Boyd's suggestion that white flight was occurring in digital spaces is a conclusion that finds some support with several sets of available statistics, however the factors may be more nuanced than initially believed. For example, a 2009 report put out by the Pew Internet and American Life Project found that:
Typically, MySpace users are more likely to be women, Hispanic or black, to have a high school education or some experience with college. . . Facebook users are more likely to be men and to have a college degree.

Economic background of users on Myspace and Facebook.

Data from estimates published by Quantcast as of April, 2010.

But, as is often the case with any discussion of race, class is intimately intertwined due to the economic disparities that exist along racial lines in American society. According to the statistical estimates at Quantcast, Facebook users today are largely wealthy and college educated (62% of users make more than sixty thousand dollars a year and 53% have completed either college or grad school). In contrast, 54% of Myspace users are in the upper income bracket but only 41% have attended college. However, while an 8-12% difference may not seem like much, what is most telling is that those in the lowest income bracket are significantly "overindexed" on Myspace and are 36% more likely to be found there than on Facebook.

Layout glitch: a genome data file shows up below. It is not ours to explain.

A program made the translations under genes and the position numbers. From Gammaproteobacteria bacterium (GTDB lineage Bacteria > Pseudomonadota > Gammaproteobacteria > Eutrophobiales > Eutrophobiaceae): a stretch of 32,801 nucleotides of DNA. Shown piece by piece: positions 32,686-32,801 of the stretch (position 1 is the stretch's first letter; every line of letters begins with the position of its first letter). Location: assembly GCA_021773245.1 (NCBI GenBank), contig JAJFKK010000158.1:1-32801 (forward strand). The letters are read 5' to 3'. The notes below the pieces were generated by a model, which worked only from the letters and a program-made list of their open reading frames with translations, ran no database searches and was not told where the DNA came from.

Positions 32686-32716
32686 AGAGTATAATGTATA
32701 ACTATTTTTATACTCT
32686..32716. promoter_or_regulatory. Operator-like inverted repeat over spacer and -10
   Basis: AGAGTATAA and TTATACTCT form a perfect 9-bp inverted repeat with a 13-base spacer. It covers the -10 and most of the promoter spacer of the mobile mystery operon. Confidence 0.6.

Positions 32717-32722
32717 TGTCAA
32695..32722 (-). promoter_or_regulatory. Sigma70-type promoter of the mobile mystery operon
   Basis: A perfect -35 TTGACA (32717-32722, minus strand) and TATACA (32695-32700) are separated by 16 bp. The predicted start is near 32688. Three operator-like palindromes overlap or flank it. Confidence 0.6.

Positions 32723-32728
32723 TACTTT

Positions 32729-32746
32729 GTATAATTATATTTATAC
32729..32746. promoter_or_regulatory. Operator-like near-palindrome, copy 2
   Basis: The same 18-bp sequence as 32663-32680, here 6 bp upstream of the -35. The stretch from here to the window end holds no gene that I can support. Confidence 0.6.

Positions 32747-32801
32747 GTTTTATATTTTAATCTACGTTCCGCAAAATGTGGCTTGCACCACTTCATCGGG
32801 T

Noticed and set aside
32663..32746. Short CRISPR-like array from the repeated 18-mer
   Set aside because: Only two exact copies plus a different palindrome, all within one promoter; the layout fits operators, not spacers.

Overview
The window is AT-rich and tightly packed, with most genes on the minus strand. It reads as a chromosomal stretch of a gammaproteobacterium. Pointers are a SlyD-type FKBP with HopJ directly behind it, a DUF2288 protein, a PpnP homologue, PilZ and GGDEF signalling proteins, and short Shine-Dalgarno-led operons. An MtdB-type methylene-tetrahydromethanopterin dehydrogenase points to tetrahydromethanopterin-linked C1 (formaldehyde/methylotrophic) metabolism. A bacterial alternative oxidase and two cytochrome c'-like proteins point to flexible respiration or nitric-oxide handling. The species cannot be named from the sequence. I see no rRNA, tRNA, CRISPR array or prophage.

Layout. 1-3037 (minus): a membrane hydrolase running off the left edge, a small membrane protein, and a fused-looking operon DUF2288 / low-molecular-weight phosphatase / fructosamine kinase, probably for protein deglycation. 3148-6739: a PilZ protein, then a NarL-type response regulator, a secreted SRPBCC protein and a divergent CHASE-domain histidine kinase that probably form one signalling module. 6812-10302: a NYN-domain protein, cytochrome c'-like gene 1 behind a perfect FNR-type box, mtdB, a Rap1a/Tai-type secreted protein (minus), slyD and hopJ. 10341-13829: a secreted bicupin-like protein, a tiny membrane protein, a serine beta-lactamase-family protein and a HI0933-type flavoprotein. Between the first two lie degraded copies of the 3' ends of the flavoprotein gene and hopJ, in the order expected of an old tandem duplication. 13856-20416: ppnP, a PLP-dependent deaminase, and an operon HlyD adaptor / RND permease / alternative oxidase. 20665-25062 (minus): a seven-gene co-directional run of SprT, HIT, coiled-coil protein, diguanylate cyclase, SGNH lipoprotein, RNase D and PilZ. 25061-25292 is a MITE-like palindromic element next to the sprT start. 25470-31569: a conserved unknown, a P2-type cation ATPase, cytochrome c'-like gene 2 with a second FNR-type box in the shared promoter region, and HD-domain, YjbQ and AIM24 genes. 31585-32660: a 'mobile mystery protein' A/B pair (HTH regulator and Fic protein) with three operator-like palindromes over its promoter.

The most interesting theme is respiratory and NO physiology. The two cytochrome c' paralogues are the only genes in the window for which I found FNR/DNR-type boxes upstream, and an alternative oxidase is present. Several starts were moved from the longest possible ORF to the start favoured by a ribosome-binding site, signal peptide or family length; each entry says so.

Ethnicity of users on Myspace and Facebook.

Data from estimates published by Quantcast as of April, 2010.

The greatest disparity in use between the two networks appears to be with whites and latinos. Whites make up 75% of the traffic on Facebook but 65% on Myspace while latinos make up only 6% of the Facebook traffic and 17% of the traffic on Myspace. In contrast, blacks and Asians have about the same presence on both networks. Last year Boyd looked at some of these demographics as well and placed her "white flight" argument into context. In all cases these statistics should be treated skeptically since gathering this data is difficult at best.

However, the overall trend fits with Boyd's argument with a few minor caveats. In the 103 interviews that Boyd carried out the emphasis was on the racial differences between blacks and whites. However, given that blacks are equally represented on both sites it would seem that class attitudes are what were primarily being exposed. Boyd points this out in her paper when she emphasizes the flashy and sometimes garish glitter pics that some users would regularly put up on Myspace as indicating "low-class" status:
To some, bling and flashy MySpace profiles are beautiful and creative; to others, these styles are garish. While style preference is not inherently about race and class, the specific styles referenced have racial overtones and socio-economic implications. In essence, although teens are talking about style, they are functionally navigating race and class.